The reason we would do this is avoidance - spiritual bypass! When looking at “what is” becomes too painful we tend to want to bypass the whole situation, denying it from a very powerless place.
Instead, as uncomfortable as it may be at times, these situations are opportunities and invitations to engage in navigating the nuance. It is not simple to navigate the nuance of something that we would rather look away from. This doesn’t mean we should look away. It means there is something there for us to uncover. It means we need to practice this skill and dig in.
When it comes to politics, it has been a struggle to watch human lives, humanity itself, become politicized while simultaneously feeling the weight of “we can’t talk politics.” To feel as if we shouldn’t or maybe even can’t talk about these topics for fear of being seen as _____ (insert your own reason here: not being “spiritual” enough, not doing your work, not good enough… whatever the reason), is a huge disservice to ourselves and everyone these political decisions harm. We are not separate from them or these decisions. And when I say we, here, I am not talking about just spiritual leaders. I am talking about all of us. We all need to engage in this navigating the nuance of what feel like uncomfortable conversations at times; conversations about seemingly political topics that greatly impact friends, family, community, and the world around us.
When you live in a country that other countries issue travel warnings about, then we don’t have the luxury or privilege to look the other way and still say we believe in oneness.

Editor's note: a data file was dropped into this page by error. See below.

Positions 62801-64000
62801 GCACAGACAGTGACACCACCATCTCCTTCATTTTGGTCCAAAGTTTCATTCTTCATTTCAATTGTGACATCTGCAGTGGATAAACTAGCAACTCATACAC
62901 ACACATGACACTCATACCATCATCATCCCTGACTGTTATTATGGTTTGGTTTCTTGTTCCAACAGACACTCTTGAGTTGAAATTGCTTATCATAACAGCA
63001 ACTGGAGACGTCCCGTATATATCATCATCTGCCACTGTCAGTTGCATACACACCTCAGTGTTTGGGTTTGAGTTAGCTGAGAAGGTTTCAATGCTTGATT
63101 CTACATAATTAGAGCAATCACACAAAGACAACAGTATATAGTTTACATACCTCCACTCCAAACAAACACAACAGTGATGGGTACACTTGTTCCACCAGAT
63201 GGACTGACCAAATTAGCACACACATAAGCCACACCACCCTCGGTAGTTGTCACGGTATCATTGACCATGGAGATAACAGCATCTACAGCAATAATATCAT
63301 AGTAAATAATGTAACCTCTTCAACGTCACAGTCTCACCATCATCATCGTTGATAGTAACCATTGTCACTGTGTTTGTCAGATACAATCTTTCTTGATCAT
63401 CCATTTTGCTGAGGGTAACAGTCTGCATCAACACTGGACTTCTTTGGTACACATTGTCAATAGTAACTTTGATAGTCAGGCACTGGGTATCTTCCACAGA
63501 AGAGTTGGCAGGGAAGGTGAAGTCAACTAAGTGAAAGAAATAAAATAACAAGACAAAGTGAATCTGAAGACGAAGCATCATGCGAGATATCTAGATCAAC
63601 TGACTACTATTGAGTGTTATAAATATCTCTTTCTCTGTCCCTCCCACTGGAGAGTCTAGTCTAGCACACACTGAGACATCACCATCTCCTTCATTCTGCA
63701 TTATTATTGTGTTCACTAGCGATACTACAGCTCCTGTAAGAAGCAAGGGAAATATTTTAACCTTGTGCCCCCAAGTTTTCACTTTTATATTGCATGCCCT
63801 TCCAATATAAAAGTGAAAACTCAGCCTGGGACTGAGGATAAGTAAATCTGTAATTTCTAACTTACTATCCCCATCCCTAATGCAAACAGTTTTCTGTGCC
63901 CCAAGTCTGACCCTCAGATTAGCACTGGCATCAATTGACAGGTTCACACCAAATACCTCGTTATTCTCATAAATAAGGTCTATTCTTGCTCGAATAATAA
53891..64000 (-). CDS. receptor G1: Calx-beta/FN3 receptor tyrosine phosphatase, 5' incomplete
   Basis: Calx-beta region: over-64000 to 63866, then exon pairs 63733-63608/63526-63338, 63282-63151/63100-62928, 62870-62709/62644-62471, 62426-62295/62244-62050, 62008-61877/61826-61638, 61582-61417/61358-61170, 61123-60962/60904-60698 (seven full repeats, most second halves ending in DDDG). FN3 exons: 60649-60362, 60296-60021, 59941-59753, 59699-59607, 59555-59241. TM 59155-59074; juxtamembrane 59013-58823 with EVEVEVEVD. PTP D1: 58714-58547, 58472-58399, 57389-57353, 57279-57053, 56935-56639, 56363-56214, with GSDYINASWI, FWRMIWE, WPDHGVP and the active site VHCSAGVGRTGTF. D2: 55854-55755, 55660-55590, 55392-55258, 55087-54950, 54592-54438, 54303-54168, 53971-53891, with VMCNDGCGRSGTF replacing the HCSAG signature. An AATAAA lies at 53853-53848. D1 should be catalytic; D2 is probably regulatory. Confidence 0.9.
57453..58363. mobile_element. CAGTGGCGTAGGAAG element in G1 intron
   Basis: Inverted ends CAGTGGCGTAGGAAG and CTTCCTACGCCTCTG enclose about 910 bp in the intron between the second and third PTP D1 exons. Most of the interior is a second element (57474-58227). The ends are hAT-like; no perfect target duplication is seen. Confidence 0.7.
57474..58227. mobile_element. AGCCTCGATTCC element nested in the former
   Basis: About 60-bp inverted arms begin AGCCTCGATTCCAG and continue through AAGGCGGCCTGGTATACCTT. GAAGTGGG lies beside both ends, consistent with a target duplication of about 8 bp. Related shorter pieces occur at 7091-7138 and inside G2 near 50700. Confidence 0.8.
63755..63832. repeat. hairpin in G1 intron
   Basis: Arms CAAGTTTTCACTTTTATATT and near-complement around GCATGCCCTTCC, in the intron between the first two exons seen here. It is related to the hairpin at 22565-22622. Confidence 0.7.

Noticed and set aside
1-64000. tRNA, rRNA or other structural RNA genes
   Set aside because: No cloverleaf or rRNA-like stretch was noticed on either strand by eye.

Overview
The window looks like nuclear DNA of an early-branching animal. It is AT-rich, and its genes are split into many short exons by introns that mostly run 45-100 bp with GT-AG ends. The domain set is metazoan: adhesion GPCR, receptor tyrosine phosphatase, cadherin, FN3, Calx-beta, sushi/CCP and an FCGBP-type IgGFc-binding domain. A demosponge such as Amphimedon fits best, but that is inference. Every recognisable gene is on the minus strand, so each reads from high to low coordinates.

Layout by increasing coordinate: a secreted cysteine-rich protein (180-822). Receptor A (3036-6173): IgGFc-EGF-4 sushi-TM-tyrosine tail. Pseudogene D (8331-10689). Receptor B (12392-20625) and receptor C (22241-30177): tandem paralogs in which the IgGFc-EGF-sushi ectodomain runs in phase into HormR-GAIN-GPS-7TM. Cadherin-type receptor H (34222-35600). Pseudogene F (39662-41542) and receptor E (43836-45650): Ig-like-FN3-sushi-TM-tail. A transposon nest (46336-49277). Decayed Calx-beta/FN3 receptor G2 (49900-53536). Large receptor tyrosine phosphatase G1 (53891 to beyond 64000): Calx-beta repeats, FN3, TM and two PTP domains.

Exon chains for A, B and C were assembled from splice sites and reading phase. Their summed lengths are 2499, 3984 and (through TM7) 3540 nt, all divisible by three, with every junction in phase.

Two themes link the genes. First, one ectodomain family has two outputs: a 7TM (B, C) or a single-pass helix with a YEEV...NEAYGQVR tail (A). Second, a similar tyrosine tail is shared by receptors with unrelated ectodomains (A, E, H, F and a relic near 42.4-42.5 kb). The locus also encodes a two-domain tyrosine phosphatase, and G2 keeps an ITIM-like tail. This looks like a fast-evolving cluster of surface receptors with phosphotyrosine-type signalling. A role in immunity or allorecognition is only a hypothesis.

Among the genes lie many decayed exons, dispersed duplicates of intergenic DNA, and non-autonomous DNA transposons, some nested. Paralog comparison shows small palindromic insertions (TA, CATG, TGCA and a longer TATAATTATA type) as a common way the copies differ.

It feels like there is a lot of nuance to navigate here, and I wish there wasn’t. I wish it did not feel like rectifying the difference between “politics” and human rights required such nuance and skill. However, at this time in history it does.
For my own well-being, and for your’s, with whatever authority you think I have, I officially give us permission to obverse and speak about humanitarian and worldly issues that are currently being politicized, and to be able to do so without having to feel any sense of wrong doing or guilt from confused religious or spiritual beliefs.
Let’s openly and compassionately engage in conversations about “what is.” Let’s learn to navigate the nuance of topics that have previously been uncomfortable. Not longer will we avoid or deny someone’s experience because it makes us uncomfortable. Let us develop the skills to dialogue productively about nuanced things. It is possible. It is even necessary. We can do it. Let’s embrace navigating the nuance.